This year’s contest was fun because the band was in flux all week. The first day had average to good conditions. The next three days were very poor with spotty receptions. The next two days had cold fronts pass through and stir things up. There were some unusual openings to the southwest. The last days were lively during the gray line times with some new stations for my all time heard list. That list is now 469 stations.
Here is a table of my activities during the 2008 contest.
DATE #HRS #STATIONS 1-18 13 168 1-19 13 35 1-20 10.5 18 1-21 7.5 9 1-22 7 15 1-23 9 20 1-24 7 9 1-25 5 8 1-26 6 16 1-27 9.5 3
Total of 87.5 hours and 302 stations.
291 stations identified.
11 stations not identified.
Total points: 556,834
Just in case you haven’t guessed by now, I only eat, sleep, and work the crystal radio contest for 10 days in January.
The set-up is a standard double-tuned arrangement with hobbydyne coupling. I tried to learn from and use the info that folks have so generously posted on R'nT and Dave's forums. Wish I could "give back" as much as I've received.
Antenna: 200' inverted "V", apex ~ 40'. I "sling-shotted" a wire over the highest tree near the house.
Ground is a 4' pipe into damp soil + a wire into a pond.
The set is Double Tuned: Ferrite inductors 10" above table top on empty HDPE containers. Getting the coils up away from the table made a BIG difference.
Detector Coil: Vintage ferrite bars, 9x2, 1/8” sep, 35t cw 330/46, 120 µH. "Battradio" ferrite bars, 2 stacks of 9 (7 high+1 each side) Wrapped with packing foam. This is kind of a 1.25"x1.25", "squarish" coil. I used Used the recent posted Q info with the wire I had available.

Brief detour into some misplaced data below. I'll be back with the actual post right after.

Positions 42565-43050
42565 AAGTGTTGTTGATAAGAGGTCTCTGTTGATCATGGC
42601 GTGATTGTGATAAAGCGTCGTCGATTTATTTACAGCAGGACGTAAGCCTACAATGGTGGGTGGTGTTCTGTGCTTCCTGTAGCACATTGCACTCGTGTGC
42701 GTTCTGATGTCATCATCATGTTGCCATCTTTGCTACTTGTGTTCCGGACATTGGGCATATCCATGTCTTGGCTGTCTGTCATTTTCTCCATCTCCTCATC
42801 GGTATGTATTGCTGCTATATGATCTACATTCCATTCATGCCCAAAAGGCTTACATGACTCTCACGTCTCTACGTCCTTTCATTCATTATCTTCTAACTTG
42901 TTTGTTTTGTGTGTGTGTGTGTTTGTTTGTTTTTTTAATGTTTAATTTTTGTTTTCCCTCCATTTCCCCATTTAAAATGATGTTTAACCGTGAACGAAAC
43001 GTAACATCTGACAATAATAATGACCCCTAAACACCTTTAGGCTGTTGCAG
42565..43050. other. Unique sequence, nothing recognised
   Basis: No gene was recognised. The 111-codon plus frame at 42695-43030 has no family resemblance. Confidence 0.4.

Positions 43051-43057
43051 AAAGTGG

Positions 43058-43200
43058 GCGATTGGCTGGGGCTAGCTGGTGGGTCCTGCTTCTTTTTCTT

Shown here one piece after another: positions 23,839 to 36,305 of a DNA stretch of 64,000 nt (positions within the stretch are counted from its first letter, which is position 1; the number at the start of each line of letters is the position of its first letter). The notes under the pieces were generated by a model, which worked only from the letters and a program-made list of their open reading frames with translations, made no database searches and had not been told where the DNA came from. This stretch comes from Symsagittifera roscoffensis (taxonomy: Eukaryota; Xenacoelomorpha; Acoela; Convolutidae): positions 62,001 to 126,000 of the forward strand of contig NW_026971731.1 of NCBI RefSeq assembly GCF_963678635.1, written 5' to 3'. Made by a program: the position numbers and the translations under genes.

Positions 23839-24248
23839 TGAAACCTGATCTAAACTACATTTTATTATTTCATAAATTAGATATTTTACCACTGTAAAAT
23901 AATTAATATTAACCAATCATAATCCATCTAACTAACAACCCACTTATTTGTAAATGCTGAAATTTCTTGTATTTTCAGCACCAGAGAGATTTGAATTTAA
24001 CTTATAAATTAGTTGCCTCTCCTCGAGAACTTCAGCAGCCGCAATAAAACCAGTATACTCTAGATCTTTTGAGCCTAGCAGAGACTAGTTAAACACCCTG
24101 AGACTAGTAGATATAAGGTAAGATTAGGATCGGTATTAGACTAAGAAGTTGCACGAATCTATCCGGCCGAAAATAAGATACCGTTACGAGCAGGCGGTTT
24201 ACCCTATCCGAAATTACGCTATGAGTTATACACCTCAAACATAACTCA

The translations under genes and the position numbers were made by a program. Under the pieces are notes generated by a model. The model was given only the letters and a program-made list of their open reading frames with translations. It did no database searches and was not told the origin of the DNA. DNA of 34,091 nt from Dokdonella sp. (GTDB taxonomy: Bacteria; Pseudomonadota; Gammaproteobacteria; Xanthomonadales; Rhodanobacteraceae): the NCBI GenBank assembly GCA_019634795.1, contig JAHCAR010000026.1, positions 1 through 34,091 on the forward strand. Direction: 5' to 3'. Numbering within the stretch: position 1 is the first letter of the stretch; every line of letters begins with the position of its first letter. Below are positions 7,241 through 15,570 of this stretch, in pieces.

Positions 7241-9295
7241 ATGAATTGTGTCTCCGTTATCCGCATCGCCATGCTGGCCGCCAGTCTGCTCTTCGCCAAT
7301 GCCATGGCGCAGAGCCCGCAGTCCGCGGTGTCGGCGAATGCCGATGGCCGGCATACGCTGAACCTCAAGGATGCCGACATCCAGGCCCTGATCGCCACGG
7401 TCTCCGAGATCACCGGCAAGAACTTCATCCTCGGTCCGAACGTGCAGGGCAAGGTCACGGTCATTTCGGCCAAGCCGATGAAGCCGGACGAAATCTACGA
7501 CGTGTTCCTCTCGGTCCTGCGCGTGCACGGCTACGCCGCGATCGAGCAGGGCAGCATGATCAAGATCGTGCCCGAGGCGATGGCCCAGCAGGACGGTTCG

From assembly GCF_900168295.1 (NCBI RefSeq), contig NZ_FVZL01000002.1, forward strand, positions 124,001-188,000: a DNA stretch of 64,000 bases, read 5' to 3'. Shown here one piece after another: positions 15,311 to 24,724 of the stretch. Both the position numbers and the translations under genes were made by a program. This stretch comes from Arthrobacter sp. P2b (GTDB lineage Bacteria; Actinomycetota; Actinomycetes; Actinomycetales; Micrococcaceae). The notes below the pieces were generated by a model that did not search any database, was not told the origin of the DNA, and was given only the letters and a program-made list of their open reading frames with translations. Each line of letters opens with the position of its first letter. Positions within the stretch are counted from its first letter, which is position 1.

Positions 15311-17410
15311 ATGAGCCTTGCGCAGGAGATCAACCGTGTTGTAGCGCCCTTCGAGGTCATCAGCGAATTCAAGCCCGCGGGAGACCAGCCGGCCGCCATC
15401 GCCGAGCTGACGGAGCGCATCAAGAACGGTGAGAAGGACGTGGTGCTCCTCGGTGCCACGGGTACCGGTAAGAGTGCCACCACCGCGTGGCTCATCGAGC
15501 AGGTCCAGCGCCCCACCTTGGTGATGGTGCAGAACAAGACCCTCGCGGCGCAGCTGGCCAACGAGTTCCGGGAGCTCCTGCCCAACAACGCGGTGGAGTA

Dual gang 10-410pf cap, series-or-parallel (ceramic DPDT switched). The switch in the tank circuit didn't seem to hurt selectivity. Two tuning ranges gave good mechanical bandspread (<25 khz/div @ max f) via Jackson Bros. ceramic insulated cap, + 48:1 vernier, 0-100 dials. The Tuning is VERY sharp - really need the verniers (8:1 dial x 6:1 planetary).
Tuggle tuned ATU: 0.5”x4” Amidon 61 rod, 50t cw 165/46, 203 µH (~best for this antenna). 4" Amidon rods give better Q than 7.5" rods. Separate 365 pf Jackson Bros. caps + verniers. I needed a 48:1 vernier on parallel cap - tuning is sharp.
Hobbydyne: ~ 17pf (ceramic air variable) + 27 mH; choke (Dave Schmarders'). Helped at high end but probably don't need it with these ferrite bars.
Diode: FO-215 diode, rd~258k. (Picked the one with largest rd.). I could switch-in schottky's etc, but this was best overall match.
Audio: Dave's 200kUberformer + 500k Benny, shunted by 1µF. Two USI-UA1611-1 SP elements in series. ( 200k:2.5k).